# Simplify multinomial trig expansion to fewer linear terms like Wolfram?

I'm mystified as to how Wolfram Alpha's TrigReduce[expr] does its magic, particularly on sums of long products that look like $$A \cos^a(B_1 x) \sin^b(B_2 x) \cos^c (B_3 x) \sin^d (B_4 x) \dots$$

I can get to a linear combination of sines & cosines by using power-reduction and product-to-sum formulas, but this yields wayyy more terms than the original expansion, while Wolfram's method yields way fewer. E.g. $\approx 2500$ vs $59$ (!?). What is the trick?

Here's what I'm able to do on my own, taking one term of a multinomial expansion:

\begin{align} & A \cos^2 (B x) \sin(C x) \sin^2 (D x) \cos(E x) \\ = & \frac{A}{4}\big[1 + \cos(2 B x)\big] \sin(C x) \big[1 - \cos(2 D x)\big] \cos(E x) \\ = & \frac{A}{4} \big[ -\cos(2 B x) \sin(C x) \cos(2 D x) \cos (E x) - \sin(C x) \cos(2 D x) \cos(E x) + \cos(2 B x) \sin(C x) \cos(E x) + \sin(C x) \cos(E x) \big] \end{align}

Then I can perform splits like the following: \begin{align} & \cos(2 B x) \sin(C x) \cos(E x) \\ & = \frac{1}{2}\big[\sin((2B+C)x) - \sin((2B-C)x)\big] \cos(E x) \\ & = \frac{1}{2}\sin((2B+C)x)\cos(Ex) - \frac{1}{2}\sin((2B-C)x)\cos(Ex) \\ & = \frac{1}{4}\big[\sin((2B+C+E)x) + \sin((2B+C-E)x) - \sin((2B-C+E)x) - \sin((2B-C-E)x)\big] \end{align}

This small example fails to demonstrate how the # of terms blows up when recursively applying product-to-sum formulas, suggesting there's more to the story of $\text{TrigReduce}$.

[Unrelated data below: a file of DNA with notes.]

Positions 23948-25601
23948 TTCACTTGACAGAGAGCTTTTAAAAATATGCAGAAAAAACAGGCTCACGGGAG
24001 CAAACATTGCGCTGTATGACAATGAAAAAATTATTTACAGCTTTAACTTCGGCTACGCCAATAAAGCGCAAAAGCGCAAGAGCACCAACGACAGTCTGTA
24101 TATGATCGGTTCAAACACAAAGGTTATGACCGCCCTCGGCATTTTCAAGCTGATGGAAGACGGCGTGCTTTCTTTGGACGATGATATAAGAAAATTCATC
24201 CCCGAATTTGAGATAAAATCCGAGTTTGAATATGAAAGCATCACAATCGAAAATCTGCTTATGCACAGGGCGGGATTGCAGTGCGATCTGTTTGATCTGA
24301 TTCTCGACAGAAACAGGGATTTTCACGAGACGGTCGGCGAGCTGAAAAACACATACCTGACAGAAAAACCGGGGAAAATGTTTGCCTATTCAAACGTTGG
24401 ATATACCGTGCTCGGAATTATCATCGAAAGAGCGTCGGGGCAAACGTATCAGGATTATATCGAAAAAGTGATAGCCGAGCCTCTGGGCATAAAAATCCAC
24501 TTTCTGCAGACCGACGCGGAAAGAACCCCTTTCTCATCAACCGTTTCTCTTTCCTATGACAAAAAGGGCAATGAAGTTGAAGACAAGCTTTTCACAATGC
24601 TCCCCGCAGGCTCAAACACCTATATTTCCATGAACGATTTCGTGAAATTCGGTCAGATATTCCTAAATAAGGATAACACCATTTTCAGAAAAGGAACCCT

Informally, I'll let $s_n$ denote a sum of $n$ trig functions and $p_n$ denote a product of $n$ trig functions. So the splitting example shown above would be expressed as: $$p_3 = (s_2)p_1 = p_2 + p_2 = s_2 + s_2 = s_4$$

Splitting a term of $6$ trig factors would then be expressed as: \begin{align} p_6 & = (s_2)p_4 = p_5 + p_5 = (s_2)p_3 + (s_2)p_3 = p_4 + p_4 + p_4 + p_4 \\ & = (s_2)p_2 + (s_2)p_2 + (s_2)p_2 + (s_2)p_2 = p_3 \times 8 = s_4 \times 8 \end{align}

In general, it appears that splitting a product of $n$ trig factors using product-to-sum formulas yields $2^{n-1}$ linear terms.

Suppose I want to simplify the following expression: $$(\cos(3x) + \sin(5x) + \cos(7x) + \sin(11x))^6$$

The number of terms in the multinomial expansion is $\binom{6+4-1}{4-1} = 84$. Each term is a product of $6$ trig functions (since the exponents in each term must sum to $6$ according to multinomial theorem). As per the earlier formula, a product of $6$ trig functions splits into $32$ linear terms. Not counting the effect of power reduction (PR) formulae, $84 \cdot 32 = 2688$ linear terms. If my intuition is correct, the effect of PR is no better than product-to-sum conversions, because for each exponent that is cut in half, the entire enclosing term gets duplicated (since there are two terms in a PR formula). So roughly $\approx 2688$ terms is the best I know how to do.

However, TrigReduce applied to same expression spits out a mere 59 linear sin/cos terms (!?!). How is this possible? Is Wolfram doing something tricky across the sums of the product strings?

Would appreciate any clues. I know I've posted a few lame tumbleweeds lately; maybe my allowance of dumb questions is reaching a limit. I wouldn't ask this except it's the missing puzzle-piece in an algorithm.

More significant digits in the initial sin/cos arguments means more combinations of possible argument sums, causing Wolfram's $\text{TrigReduce}$ to output an exploding # of terms. I didn't count exactly, but the number easily approaches the order of the OP estimate, i.e. $\approx\binom{n+t-1}{t-1} 2^{n-1}$.